Our Watersheds, Ourselves

'By celebrating the river, people had regained contact with their home waters' – Continuing our water-themed posts this month, James McGowan shows how getting one's feet wet can help bond a community together while restoring and re-inhabiting the local wild territory.
spent a decade working with the UN to help build the world's largest environmental grant-making organisation. He then chose to refocus on raising a family, restoring his local watershed, and writing. His worldview has been shaped by friendships with Thomas Berry, Vine Deloria, and traditional people from several of the Native Nations.

How did we lose our sense of living here on Earth? How did we become so alienated and estranged from everything else alive? 

– Richard Powers

In his groundbreaking book, God is Red, the Sioux author Vine Deloria wrote that the principal difference between Native and Euro-American worldviews is that the former orients itself around place while the latter orients itself around time. Shakespeare captured the Western emphasis on time when he wrote that, ‘our little lives are rounded with a sleep’, but had he been indigenous to the Americas, he might have said that, ‘our little lives are rounded with a watershed’. Cultural dominance of the time/developmental paradigm means that the spider work of waterways weaving together our ecological address within the web of life – our true homes – remains as much of a mystery as the afterlife for most people.

When we began recruiting volunteers to clean up the little river that runs through the centre of South Orange, New Jersey, a neighbour wondered, ‘what river? Is there a river in town?’  We’ve lost the thread of the substance that runs off our roofs in rivulets, then into streams and rivers, gathering force until it mingles with the ocean, connecting all life on Earth. Without a watershed breakthrough in consciousness that comprehends the fact that water = life, and that we each belong to a specific network of waterways, our species will continue dragging itself and countless others into extinction.

A good first step might be to start identifying our homes by more than the names of streets and towns stamped by real estate speculators, colonists, military leaders, or landlords. Every property could have a watershed identifier to give people some basic grasp of their ecological address. Using satellite imagery, you can take things into your own hands and locate your watershed, then follow it all the way to the sea without even leaving your couch.

In my case it’s the Rahway River, which runs through economically blighted sections of Orange, New Jersey, then winds through wealthy towns like Millburn before supplying drinking water to 30,000 people in the city of Rahway. The river ties together desperation and abundance, neglect with the indispensable, basalt hills with oyster beds, and my backyard with the Hudson River estuary and the Atlantic Ocean beyond.

The confluence of waters that flow all around us have been so polluted, neglected, embanked, and buried that they now exist below the field of human awareness 

Recent storms transformed the normally gentle Rahway into a raging class V white water full of plastic that roared through villages, making it a star on Twitter and a curse for storefront business owners. Paved surfaces upstream revealed their double lives as rivers waiting to appear with the next heavy rain and cause billions of dollars in damage. Most of the water pollution in the United States is now due to this kind of stormwater run-off that sweeps plastic weighing the equivalent of 90 aircraft carriers into the ocean every year. As it is in the ocean, so it is in our bodies – we each have our very own internal garbage patch gyres thanks to the plastic we consume in our food and beverages.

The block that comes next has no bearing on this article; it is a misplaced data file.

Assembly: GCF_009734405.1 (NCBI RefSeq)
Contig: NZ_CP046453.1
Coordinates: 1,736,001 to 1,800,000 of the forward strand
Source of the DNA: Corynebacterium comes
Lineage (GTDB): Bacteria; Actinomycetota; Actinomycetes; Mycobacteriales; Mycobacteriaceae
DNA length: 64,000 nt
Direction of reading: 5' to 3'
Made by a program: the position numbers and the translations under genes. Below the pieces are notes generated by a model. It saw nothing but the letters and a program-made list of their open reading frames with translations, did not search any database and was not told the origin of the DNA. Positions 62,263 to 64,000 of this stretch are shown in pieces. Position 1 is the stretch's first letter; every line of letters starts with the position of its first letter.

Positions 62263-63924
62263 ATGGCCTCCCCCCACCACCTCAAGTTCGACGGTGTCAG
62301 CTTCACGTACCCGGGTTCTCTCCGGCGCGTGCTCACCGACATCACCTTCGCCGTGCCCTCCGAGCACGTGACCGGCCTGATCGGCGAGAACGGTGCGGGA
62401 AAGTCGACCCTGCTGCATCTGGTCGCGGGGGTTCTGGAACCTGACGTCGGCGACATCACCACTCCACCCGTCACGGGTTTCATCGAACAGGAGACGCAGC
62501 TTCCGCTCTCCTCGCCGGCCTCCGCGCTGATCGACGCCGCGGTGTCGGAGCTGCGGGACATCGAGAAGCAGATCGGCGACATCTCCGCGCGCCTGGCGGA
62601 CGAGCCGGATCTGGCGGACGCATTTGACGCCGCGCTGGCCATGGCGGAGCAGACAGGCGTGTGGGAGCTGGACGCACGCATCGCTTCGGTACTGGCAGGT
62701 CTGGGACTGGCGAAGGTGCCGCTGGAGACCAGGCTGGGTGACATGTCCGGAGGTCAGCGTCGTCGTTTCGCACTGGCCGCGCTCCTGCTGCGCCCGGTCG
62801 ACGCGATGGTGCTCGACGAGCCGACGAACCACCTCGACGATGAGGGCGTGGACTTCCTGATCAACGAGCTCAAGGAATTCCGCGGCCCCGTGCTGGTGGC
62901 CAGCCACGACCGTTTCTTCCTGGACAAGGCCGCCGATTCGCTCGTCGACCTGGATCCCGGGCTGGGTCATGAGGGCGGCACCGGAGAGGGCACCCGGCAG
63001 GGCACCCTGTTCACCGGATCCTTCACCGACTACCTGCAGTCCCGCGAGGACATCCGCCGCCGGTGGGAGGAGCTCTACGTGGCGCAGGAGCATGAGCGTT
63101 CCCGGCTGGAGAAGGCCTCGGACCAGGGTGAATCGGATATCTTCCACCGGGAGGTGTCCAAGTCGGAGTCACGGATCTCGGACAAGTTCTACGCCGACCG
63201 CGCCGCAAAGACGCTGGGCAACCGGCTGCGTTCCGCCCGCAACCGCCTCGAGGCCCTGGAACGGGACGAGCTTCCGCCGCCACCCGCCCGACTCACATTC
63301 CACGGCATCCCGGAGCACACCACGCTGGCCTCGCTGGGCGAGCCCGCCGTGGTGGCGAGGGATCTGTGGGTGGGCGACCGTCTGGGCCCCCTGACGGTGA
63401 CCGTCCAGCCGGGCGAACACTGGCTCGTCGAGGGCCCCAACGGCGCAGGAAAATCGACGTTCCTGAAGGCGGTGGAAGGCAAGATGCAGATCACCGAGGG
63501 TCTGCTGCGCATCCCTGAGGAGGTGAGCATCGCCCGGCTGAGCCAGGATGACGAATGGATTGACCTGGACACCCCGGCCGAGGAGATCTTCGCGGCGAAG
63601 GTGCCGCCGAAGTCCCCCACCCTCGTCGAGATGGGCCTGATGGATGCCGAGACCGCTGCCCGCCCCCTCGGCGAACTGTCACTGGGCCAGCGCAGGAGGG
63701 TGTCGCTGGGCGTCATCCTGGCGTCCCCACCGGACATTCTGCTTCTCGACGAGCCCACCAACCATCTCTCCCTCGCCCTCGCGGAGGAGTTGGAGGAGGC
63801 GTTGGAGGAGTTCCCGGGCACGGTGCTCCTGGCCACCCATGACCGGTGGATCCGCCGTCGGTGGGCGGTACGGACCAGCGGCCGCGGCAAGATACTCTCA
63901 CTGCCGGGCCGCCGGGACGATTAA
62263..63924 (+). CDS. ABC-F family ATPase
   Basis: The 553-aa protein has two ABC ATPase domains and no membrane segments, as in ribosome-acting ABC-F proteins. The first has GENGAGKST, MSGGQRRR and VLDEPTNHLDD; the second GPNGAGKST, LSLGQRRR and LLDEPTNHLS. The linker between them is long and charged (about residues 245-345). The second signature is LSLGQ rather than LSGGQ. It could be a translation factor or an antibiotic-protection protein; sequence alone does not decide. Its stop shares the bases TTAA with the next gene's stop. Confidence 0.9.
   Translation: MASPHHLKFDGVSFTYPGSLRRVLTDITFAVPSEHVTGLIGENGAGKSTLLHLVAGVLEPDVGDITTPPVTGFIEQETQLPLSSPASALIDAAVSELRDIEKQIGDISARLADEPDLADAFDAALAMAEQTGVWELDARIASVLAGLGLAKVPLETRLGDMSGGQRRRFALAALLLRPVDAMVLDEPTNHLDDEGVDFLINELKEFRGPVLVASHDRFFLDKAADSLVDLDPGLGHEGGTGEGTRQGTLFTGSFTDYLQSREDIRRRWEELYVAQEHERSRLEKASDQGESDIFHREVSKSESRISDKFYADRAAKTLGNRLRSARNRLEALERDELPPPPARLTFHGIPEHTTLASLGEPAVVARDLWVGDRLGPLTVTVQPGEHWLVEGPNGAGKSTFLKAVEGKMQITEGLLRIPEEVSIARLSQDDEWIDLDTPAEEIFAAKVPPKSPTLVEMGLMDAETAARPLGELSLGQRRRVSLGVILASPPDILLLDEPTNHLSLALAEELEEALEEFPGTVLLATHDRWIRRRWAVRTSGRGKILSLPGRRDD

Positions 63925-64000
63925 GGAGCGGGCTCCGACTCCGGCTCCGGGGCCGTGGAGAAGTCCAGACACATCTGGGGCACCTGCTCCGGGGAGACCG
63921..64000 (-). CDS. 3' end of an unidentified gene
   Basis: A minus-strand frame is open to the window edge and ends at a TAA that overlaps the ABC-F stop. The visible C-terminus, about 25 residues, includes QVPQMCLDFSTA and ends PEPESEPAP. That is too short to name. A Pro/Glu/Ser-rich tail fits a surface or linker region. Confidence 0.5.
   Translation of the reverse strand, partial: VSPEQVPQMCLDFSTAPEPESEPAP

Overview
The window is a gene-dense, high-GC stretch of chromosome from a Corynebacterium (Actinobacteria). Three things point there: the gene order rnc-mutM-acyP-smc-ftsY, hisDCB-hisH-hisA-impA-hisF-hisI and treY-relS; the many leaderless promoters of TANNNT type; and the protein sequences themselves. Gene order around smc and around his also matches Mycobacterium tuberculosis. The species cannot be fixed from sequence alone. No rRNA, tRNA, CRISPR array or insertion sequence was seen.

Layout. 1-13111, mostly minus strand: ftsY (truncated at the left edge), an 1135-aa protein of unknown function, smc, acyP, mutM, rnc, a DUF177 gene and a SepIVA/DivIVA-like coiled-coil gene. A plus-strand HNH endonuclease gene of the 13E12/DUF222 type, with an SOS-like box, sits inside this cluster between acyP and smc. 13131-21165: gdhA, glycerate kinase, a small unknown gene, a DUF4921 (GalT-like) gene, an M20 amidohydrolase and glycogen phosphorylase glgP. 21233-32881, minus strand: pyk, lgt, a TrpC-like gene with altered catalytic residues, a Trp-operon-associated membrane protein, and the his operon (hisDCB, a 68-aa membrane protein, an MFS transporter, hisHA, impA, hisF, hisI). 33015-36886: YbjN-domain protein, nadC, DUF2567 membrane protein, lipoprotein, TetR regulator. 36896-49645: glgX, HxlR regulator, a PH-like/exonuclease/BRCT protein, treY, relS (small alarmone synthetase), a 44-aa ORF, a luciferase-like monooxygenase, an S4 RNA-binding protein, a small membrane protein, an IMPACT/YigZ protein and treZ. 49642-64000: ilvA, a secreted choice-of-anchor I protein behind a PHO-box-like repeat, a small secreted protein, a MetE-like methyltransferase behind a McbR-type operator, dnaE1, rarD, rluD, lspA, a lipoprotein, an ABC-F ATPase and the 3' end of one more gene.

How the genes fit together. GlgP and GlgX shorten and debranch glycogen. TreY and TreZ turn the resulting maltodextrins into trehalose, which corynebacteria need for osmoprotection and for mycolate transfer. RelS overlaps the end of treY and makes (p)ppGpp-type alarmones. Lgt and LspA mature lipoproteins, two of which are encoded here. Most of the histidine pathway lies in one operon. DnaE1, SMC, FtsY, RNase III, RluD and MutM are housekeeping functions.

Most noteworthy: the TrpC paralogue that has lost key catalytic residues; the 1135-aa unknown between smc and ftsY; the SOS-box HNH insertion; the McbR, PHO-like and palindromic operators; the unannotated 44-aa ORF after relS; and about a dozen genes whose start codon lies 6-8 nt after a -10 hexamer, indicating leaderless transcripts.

In the United States, we’re also confronting the fact that the most important impact of climate change relates to water change – we’re experiencing disruptions in fundamental hydrological cycles throughout the country. While the eastern US has been deluged by record flooding, the western half remains embroiled in a mega-drought of unprecedented proportions. Even as western lakes and waterways turn to dust, fracking for oil and gas in those areas has continued to transform precious fresh water into highly toxic effluent at the  rate of up to three million gallons per well treatment. Megafires devastated 75,000 square miles between 2015-2020. Meanwhile, it is predicted that coastlines will be inundated by seas rising at rates that scientists are constantly readjusting closer to the present day.

In the face of such existential problems, cleaning up a small section of a small river seemed to be a laughably insignificant response.

Yet what if tribes of the Northwest are correct, and water is a sacred means of communication? Chemists know that every drop of water tells a story about its particular journey across earth and sky. Emissions from coal burning smokestacks cause acid rain that kills trees, fish and countless other species, including humans who eat fish that have become toxic due to heavy metals leached from soil. On the other hand, streams fed by normal rain and springs receive enrichment as they flow over rocks, sediments, tree roots and subterranean mycorrhizal fungi that link plants in vast communication networks. Rivers deposit all of these complex, deep time messages into the world ocean – that great living library of the planet. Since water unifies all living things from tiny cyanobacteria to giant blue whales, we realised that every effort to protect water, no matter how seemingly small, would reverberate in ways we couldn’t imagine. So we decided to start a water story of love and respect by celebrating our little river with a day of its own: a River Day.

The first River Day drew a handful of local volunteers who hauled out four tonnes of garbage including bikes, tyres, shopping carts, hoses, pipes, barrels, car parts and plastic of every description. The river had never looked so alive, with a steady stream of people wading through its waters and scouring the banks. At the end of the day, we all felt an enormous sense of accomplishment, but a biologist from the state pulled me aside to say that she could not find any aquatic macroinvertebrates, those tiny creatures who support the bottom of the food chain. Without their presence, she declared the river to be dead. I feared this news would also kill River Day, because why would anyone care about a dead river? I kept the bad news to myself, and pointed instead to the heaps of trash being carted away by the town’s public works department as a sign of success.

In preparation for that first clean-up, we printed several hand-outs about how to protect the river and its watershed, but we discovered that giving people information is not the best way to cause a change of heart or a change of habit. That magic was conjured by allowing kids to get right into the river, a birthright they didn’t know they possessed because their parents had deemed it too unsafe or uncivilised to wade into a stream in a heavily populated New York City suburb.